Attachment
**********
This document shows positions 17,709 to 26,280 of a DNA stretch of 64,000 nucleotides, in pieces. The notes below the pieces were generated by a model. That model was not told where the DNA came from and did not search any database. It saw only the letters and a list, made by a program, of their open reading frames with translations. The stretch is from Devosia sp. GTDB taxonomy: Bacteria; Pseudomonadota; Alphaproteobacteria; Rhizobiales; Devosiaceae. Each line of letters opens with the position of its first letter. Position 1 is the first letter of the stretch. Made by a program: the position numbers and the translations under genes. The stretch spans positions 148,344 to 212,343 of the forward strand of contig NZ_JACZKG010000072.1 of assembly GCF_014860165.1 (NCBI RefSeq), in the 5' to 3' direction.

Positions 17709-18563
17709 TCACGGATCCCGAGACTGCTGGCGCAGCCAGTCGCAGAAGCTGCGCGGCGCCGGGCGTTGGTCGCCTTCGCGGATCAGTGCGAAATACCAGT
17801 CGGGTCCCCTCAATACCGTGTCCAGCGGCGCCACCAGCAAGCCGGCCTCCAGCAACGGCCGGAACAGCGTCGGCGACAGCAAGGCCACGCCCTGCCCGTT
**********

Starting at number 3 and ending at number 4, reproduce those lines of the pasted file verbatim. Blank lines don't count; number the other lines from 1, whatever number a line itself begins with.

17709 TCACGGATCCCGAGACTGCTGGCGCAGCCAGTCGCAGAAGCTGCGCGGCGCCGGGCGTTGGTCGCCTTCGCGGATCAGTGCGAAATACCAGT
17801 CGGGTCCCCTCAATACCGTGTCCAGCGGCGCCACCAGCAAGCCGGCCTCCAGCAACGGCCGGAACAGCGTCGGCGACAGCAAGGCCACGCCCTGCCCGTT